Have you ever wondered why you’re so anxious when you can’t sleep? Or why when in an intense period of your life you have trouble getting a good night’s sleep?
At the bottom of the problem lays stress. It can dramatically reduce your sleep quality and take a toss on your mental health. If you want to learn how stress and sleep are related, this article can shed some light.
What is stress?
An organism’s response to an unpleasant external factor, called a stressor, is known as stress. Stress is the body’s mechanism of reacting to a challenge, threat, or physical and psychological barrier.
Multiple systems in the body respond to stimuli that alter an organism’s circumstances. The autonomic nervous system and the hypothalamic-pituitary-adrenal (HPA) axis are two major systems that react to stress in humans and most animals. Our primary stress hormone is cortisol. Your hypothalamus and pituitary gland can sense the level of cortisol in your blood.
If your body is highly alerted all the time, cortisol can alter or shut down functions that aren’t useful. They might include your digestive, reproductive, immune systems, or even growth processes. As a result, chronic stress can cause several problems like anxiety and depression, heart disease, obesity, and sleep deprivation.
There are three main types of stress:
The discomfort of this type of anxiety is typically short-lived and induced by brief bursts of panic or terror. You’ve missed a project deadline or school, or you nearly got involved in a vehicle accident, are examples of such occurrences. Upticks in blood pressure and heart rate, followed by irritability, sadness, and anxiety, are all possible symptoms. Headaches, back discomfort, and stomach issues are also common. Acute stress-induced symptoms, on the other hand, typically fade after a short time.
Episodic acute stress
The stress of this sort is the result of several everyday pressures. People who are weighed down with day-to-day problems might use harmful behaviors like overeating or binge drinking to relieve their worries. Episodic acute stress can lead to clinical depression, heart disease, poor job performance, and relationship difficulties.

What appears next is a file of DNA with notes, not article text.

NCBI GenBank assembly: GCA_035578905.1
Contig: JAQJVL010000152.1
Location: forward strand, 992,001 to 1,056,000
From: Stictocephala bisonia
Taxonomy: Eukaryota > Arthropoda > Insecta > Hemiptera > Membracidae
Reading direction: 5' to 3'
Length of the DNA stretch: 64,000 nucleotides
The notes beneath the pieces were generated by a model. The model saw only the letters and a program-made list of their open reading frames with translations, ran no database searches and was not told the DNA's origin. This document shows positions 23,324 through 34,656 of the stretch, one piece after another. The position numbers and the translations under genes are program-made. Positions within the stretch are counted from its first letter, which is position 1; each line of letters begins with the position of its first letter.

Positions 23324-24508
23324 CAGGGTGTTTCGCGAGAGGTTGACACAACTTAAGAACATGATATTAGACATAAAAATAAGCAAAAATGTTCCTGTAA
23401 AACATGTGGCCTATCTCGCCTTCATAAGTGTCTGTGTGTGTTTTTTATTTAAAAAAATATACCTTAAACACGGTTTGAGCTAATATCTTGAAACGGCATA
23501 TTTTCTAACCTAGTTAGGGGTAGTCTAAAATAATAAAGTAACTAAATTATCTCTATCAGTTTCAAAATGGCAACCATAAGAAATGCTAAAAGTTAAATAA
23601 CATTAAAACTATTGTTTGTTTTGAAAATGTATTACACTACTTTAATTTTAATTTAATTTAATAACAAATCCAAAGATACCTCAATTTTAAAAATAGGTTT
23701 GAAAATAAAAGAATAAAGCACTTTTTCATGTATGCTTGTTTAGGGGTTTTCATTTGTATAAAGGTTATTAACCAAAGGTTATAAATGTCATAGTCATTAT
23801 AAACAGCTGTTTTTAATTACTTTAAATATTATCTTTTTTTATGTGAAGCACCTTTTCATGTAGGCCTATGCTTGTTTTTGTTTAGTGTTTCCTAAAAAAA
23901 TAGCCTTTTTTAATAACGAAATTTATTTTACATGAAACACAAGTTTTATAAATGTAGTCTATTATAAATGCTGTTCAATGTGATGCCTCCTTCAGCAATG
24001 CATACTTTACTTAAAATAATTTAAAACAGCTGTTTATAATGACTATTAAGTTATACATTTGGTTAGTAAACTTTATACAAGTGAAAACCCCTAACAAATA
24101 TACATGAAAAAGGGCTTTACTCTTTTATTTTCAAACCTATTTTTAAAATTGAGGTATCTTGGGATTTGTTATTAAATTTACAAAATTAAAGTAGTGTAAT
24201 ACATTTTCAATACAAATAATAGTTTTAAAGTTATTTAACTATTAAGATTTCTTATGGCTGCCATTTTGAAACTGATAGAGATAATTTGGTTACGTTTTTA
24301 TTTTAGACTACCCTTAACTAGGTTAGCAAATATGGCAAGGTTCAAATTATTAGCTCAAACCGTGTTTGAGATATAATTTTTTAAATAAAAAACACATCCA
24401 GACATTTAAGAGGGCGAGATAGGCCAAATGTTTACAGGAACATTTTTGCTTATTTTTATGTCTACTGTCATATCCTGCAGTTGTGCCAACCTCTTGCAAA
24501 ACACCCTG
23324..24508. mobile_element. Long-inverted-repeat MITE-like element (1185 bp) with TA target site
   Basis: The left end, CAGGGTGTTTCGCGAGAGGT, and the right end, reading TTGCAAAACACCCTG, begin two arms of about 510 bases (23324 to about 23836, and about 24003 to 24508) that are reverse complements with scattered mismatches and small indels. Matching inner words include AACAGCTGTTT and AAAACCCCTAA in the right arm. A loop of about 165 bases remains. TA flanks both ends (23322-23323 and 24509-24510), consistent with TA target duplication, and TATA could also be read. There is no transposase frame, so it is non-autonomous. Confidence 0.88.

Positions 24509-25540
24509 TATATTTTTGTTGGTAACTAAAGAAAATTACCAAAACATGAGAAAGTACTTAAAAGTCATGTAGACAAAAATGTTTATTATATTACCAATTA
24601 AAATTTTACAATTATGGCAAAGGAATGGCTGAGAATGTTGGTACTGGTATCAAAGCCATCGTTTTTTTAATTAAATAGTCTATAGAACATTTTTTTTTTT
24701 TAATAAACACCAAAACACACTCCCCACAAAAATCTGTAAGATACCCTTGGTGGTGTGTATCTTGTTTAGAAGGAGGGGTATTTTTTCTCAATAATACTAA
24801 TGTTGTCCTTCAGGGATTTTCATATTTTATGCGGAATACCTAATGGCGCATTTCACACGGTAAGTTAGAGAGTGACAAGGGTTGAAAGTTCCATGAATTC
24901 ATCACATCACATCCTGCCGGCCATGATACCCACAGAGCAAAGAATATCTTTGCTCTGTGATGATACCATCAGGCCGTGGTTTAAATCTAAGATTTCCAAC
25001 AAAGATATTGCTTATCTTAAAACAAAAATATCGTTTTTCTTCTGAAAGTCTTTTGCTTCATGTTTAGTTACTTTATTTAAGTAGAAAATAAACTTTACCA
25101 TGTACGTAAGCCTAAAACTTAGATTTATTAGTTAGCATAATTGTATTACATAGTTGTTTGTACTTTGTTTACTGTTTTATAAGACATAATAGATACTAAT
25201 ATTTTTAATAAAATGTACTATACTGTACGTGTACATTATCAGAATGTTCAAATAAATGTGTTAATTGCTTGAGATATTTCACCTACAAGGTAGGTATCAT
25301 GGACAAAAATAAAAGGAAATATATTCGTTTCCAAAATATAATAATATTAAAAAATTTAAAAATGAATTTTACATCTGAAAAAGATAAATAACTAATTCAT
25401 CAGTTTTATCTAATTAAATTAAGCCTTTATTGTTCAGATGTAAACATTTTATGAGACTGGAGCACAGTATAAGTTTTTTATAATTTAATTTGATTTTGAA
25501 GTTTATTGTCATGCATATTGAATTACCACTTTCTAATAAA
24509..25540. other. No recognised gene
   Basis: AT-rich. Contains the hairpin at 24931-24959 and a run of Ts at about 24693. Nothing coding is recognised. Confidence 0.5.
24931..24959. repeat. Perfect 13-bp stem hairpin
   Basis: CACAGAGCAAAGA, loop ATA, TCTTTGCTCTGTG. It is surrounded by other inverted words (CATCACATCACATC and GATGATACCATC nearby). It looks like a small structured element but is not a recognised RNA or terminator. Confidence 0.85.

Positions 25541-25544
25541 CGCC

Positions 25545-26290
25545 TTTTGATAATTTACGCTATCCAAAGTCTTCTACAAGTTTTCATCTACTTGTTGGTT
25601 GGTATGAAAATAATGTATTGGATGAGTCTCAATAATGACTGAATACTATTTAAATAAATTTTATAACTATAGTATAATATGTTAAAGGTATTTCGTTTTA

Many reasons can bring about chronic stress, including poverty, violence, and trauma. People typically take on these distressing events, which eventually wear down the mind and create feelings of despair. Chronic stress can also lead to HPA axis deficiency, characterized by a lack of communication between the “fight or flight” response and other systems in our body.
What causes stress?
We live in a pretty stressful world, and that takes a turn on our sleeping habits. Because of this, many people will have trouble sleeping at least once in their lifetime. Here are the main reasons for stress that may cause trouble to fall asleep.
It makes sense that people would take their work home with them, whether physically or metaphorically. It’s also logical: today’s demanding workloads make it frequently difficult to come home and relax after work. If you still try to solve issues at the end of the day, and your ideas won’t seem to leave your mind, getting sleep might be more difficult. It may even cause disruptions in your sleep cycle as you move from one sleep stage to the next.
Anxiety also makes it tough to sleep and interrupts your slumber. Anxiety keeps your thoughts preoccupied as you worry about what may happen next. You could become fixated on finding answers. Cortisol levels might be high if you’re caught up in your head too much, making sleep more difficult to attain.
Stress causes people to take in a lot of coffee to boost energy or help them make it through the day. Unfortunately, caffeine can amplify stress levels and significantly impact how much and sound sleep you receive.
Because of your job, you may not have enough time to sleep. You may be tired all the time, but you won’t realize how much sleep affects you because life is so hectic.
How does stress affect sleep?
Insomnia is a sleep problem that’s frequently linked to stress. Persistent difficulties in sleeping onset, maintenance, consolidation, or general quality are all considered forms of insomnia. In addition, insomnia has been linked to several adverse effects, including increased daytime sleepiness, tiredness, irritability, and other problems when people are awake. According to current statistics, 10-30% of adults have insomnia..
Although not everyone with chronic insomnia is under tremendous stress, those with anxiety disorders are more likely to experience sleep problems. Furthermore, changes in one’s sleep schedule due to life events or changes can also cause sleeplessness. Chronic insomnia often leads to feelings of worry about sleeping which can affect mental health. This adds to daily stress, which makes insomnia symptoms worse.
The following are some of the day-to-day insomnia difficulties that can cause or contribute to stress:
- Feelings of fatigue and malaise
- Difficulty paying attention, concentrating, or accessing memories
- Impaired performance in social, family, professional, or academic settings
- Irritability and mood disturbances
- Hyperactivity, aggression, impulsivity, and other behavioral issues
- Decreased energy and motivation
- Increased risk for errors and accidents